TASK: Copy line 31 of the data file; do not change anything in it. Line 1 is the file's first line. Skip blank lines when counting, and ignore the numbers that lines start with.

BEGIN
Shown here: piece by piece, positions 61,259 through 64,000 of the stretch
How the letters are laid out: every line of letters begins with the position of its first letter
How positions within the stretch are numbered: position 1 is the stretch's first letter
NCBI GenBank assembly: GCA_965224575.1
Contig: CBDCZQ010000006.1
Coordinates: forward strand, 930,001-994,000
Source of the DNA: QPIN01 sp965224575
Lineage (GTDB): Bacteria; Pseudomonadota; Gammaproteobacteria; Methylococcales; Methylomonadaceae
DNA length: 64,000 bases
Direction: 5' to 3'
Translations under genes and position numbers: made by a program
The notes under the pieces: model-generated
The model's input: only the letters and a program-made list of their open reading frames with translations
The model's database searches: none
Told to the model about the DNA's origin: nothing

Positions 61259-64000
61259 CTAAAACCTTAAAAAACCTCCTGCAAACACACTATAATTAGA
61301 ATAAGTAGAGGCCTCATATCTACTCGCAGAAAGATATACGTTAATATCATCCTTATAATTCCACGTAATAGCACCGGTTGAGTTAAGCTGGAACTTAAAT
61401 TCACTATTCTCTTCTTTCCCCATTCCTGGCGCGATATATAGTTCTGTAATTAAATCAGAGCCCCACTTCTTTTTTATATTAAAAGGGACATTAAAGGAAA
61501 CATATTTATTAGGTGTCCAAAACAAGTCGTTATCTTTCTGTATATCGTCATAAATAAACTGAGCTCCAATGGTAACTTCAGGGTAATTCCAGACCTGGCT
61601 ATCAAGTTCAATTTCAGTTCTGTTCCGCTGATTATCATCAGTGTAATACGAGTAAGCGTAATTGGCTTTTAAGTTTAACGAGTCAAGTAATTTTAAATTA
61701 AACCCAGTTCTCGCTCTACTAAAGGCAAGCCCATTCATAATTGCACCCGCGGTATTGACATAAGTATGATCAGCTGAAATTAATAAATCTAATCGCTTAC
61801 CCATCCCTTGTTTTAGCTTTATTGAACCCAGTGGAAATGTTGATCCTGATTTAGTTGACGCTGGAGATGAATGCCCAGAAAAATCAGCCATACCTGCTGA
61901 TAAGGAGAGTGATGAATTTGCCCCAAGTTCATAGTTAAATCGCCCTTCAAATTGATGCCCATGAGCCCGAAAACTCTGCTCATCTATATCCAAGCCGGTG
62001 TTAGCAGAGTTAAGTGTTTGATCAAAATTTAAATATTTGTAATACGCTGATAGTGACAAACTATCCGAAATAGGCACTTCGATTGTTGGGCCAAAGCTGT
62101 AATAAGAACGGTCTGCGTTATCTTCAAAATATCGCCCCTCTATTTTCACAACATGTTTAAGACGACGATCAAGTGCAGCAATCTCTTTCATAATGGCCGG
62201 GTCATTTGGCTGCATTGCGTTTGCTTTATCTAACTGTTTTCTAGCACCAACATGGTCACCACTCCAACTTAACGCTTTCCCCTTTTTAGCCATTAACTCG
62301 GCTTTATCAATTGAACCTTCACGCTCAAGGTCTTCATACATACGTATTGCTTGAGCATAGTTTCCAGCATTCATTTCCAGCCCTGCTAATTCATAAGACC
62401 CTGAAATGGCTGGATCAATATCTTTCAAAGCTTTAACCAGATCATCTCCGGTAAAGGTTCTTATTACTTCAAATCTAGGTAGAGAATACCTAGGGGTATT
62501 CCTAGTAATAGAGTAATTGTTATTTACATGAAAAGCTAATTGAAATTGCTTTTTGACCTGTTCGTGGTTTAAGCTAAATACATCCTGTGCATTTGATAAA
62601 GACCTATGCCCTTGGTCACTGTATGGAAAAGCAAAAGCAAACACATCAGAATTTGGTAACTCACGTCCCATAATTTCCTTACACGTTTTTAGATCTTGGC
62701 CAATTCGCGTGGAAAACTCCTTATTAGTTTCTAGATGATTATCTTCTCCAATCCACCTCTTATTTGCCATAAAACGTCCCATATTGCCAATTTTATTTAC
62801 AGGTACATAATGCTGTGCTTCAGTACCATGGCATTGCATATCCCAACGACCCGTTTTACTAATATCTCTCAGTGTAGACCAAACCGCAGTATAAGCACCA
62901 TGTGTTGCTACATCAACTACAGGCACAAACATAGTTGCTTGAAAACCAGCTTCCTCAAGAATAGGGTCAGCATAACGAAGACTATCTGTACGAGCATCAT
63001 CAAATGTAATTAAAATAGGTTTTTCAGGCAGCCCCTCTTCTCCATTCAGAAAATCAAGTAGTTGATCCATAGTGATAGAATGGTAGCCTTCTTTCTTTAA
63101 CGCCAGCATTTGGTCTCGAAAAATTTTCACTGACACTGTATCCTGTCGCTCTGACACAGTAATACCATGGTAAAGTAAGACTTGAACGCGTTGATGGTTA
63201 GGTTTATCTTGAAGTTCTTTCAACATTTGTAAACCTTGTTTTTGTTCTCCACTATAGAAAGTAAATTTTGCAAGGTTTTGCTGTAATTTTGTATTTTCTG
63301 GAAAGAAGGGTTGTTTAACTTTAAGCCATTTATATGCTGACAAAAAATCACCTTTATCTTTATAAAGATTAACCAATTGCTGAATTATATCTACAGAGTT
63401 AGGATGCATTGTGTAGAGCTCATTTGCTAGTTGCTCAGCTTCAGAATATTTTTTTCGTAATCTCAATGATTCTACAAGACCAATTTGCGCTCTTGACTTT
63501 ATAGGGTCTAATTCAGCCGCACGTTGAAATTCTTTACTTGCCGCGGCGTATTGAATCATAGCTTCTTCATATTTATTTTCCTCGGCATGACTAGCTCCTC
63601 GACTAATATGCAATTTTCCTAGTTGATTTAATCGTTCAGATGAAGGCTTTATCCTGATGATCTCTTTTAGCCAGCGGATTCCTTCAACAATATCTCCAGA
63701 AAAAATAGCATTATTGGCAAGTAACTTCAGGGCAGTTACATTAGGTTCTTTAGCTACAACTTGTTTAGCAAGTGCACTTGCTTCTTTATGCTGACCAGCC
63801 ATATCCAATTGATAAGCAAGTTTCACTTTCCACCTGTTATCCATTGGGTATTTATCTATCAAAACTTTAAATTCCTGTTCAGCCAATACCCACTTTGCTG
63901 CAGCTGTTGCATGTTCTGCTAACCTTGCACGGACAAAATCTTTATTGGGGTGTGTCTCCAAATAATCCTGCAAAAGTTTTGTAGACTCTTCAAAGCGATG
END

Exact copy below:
62601 GACCTATGCCCTTGGTCACTGTATGGAAAAGCAAAAGCAAACACATCAGAATTTGGTAACTCACGTCCCATAATTTCCTTACACGTTTTTAGATCTTGGC